pulp (2006-33)

Something Smells Fishy

Fly-fishing mysteries have stronger current than expected

by Paul Lewis

A friend of mine who works at Powell’s Books in Portland, Ore., and who knows my love of mysteries has been badgering me for months to try a series of mysteries by Madison, Wis., writer John Galligan. During my recent trip to the Book Expo America trade show, this year held in Washington, D.C., she cornered me by Galligan’s publisher’s booth and cajoled me into picking up copies of the first book, The Nail Knot (Bleak House, $14.95) and its sequel, The Blood Knot (Bleak House, $23.95).

According to Bleak House’s website, they publish “mysteries and literary fiction.”  Happily, Galligan’s books are both. The “Knot” series follows a character who only refers to himself as “The Dog,” a man nursing a spate of familial, personal and professional traumas who has withdrawn from the world and moves from town to town and river to river, fly-fishing and drinking a potent combination of vodka-Tang until, well, he’s not quite sure what. All he knows is that, with all his possessions sold and retirement benefits cashed in, he has three years to fly-fish as many streams as possible. We do learn that The Dog had owned a security company in another life, and the knowledge he gleaned from his work is just enough to make him dangerous as he stumbles upon heinous crimes in rural communities where, of course, everyone knows everyone else, and all of them have something to hide.

The Nail Knot is the first and probably more successful of the two titles. While fishing, The Dog stumbles upon the body of a local agitator, an activist who was attempting to clean up the community of Black Earth Creek, Wis. By this turn of events, he earns the ill will of the town’s residents, with one notable exception: Melvina Racheletta “Junior” O’Malley, a farmwoman whose senile father is a key suspect in the murder. This unconventional, brash woman, who also nurses a terrible hurt, becomes a love interest for The Dog, but that story element is never cloying or endearingly sentimental. The Nail Knot is a delightful, quietly rugged, and unique entry in the mystery stacks.

The Blood Knot finds The Dog in Amish Country, Avalanche, Wis., with another dead body. This time it’s Annie Adams, aka “The Barn Lady,” an artist known for painting exactly what you’d expect. She’s managed to stir up the Amish as well as a local English clan, the Kussmauls, whose men are nicknamed after their barns and who feel they’re owed a cut of Annie’s profits. The Dog befriends Eve Kussmaul, a banned Amish meth addict whose son Deuce is found shooting at the dead body, and despite his lack of any motive, becomes the lead suspect after he confesses to the killing. Throw in an Amish girl who doesn’t yet understand how attractive she is, a peeping tom taking scandalous photos, a René Magritte postcard and a possibly rabid beaver attack, and you have a book that is slightly more lurid than the first but no less graceful.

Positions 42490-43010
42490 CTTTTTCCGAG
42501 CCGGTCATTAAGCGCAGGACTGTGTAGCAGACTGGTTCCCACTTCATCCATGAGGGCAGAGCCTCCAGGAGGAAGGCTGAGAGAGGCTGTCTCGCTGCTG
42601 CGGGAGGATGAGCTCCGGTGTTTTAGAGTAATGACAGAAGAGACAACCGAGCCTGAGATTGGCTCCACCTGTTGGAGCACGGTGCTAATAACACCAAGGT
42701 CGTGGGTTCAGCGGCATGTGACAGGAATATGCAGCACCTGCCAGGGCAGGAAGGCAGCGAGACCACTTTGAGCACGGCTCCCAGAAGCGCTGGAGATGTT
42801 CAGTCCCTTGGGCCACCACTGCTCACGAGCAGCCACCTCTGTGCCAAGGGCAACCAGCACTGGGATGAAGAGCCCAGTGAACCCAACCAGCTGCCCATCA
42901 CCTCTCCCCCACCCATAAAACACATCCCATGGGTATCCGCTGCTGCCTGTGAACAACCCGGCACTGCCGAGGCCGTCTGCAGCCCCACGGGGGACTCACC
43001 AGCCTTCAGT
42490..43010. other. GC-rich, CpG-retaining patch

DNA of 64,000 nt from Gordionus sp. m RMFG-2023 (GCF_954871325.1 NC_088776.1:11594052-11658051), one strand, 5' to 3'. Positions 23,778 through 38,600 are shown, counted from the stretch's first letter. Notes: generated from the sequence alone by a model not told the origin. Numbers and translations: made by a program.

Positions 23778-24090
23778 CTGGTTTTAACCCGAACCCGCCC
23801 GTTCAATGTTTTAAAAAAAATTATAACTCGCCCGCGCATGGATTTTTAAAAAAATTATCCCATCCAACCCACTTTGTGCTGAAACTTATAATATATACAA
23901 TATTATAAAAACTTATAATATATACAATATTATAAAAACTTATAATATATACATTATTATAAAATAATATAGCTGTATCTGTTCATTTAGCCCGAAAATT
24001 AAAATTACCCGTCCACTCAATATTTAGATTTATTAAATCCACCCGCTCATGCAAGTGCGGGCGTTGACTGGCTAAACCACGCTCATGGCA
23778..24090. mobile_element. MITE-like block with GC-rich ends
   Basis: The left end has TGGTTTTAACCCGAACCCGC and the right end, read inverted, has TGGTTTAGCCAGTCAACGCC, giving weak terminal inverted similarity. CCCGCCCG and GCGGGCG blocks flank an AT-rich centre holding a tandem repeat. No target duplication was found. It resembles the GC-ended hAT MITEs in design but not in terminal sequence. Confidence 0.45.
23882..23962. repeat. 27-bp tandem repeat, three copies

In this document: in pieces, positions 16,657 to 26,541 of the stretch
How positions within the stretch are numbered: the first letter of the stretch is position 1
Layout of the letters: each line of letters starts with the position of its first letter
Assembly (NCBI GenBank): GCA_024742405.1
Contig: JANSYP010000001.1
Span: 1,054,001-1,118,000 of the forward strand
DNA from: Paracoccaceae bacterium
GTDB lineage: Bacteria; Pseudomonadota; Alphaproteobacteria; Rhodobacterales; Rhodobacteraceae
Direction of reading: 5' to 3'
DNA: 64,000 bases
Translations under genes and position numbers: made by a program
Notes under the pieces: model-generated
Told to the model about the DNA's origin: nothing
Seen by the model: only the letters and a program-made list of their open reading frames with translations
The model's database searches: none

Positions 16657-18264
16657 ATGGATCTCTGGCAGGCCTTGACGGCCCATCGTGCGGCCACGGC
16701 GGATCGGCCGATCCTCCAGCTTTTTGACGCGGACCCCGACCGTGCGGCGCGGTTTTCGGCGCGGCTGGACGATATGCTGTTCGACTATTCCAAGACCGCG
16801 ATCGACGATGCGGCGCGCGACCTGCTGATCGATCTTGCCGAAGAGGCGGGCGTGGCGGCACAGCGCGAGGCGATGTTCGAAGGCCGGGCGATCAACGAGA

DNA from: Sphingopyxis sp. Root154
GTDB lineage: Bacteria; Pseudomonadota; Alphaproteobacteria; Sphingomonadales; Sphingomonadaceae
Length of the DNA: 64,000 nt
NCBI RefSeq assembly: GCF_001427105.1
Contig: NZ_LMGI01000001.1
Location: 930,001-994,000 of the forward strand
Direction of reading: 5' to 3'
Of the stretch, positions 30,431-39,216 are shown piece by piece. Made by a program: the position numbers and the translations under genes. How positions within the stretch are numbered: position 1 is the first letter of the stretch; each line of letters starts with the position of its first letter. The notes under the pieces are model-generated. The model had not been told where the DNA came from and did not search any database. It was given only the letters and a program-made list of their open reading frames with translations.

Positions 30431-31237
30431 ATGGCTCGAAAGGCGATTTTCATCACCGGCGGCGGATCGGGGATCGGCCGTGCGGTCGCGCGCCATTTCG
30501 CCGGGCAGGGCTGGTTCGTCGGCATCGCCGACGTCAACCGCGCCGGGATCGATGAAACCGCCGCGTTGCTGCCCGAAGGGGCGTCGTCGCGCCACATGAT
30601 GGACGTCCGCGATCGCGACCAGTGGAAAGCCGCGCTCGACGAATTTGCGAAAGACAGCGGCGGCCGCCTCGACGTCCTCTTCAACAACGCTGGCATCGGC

Mysteries often succeed or fail based on the strength of the protagonist, and Ned “The Dog” Ogilvie is not found wanting. Within paragraphs of meeting him you recognize all too well how utterly and completely shattered he is, and that he is simply looking for an excuse to do the right thing. In both books he is externally kept from leaving the community, but readers also understand that he would stay even if his Cruise Master RV were not locked in a campground or blocked by a fallen tree.

The disconnect between how The Dog sees himself versus his actual nature is the most interesting character aspect in the books. Galligan has created a character who elicits our sympathy even if he doesn’t particularly care what anyone thinks about him. Even though some of his ne’er-do-well rural characters can veer slightly into caricature, Galligan also paints true portraits of life in the sticks and treats his characters admirably. Even those eventually found to be responsible for the crimes are sympathetic creations.

Happily, you do not have to be an expert or even an amateur fly fisher to get a kick out of reading Galligan, and as someone about as far removed from fly fishing as one could be, I can testify to that fact. I’m certain there are enough morsels and details embedded to really jazz those who are so inclined to wetting a line, and if you’re not, you still come away with a Zen understanding of days spent strolling in waders and fighting currents.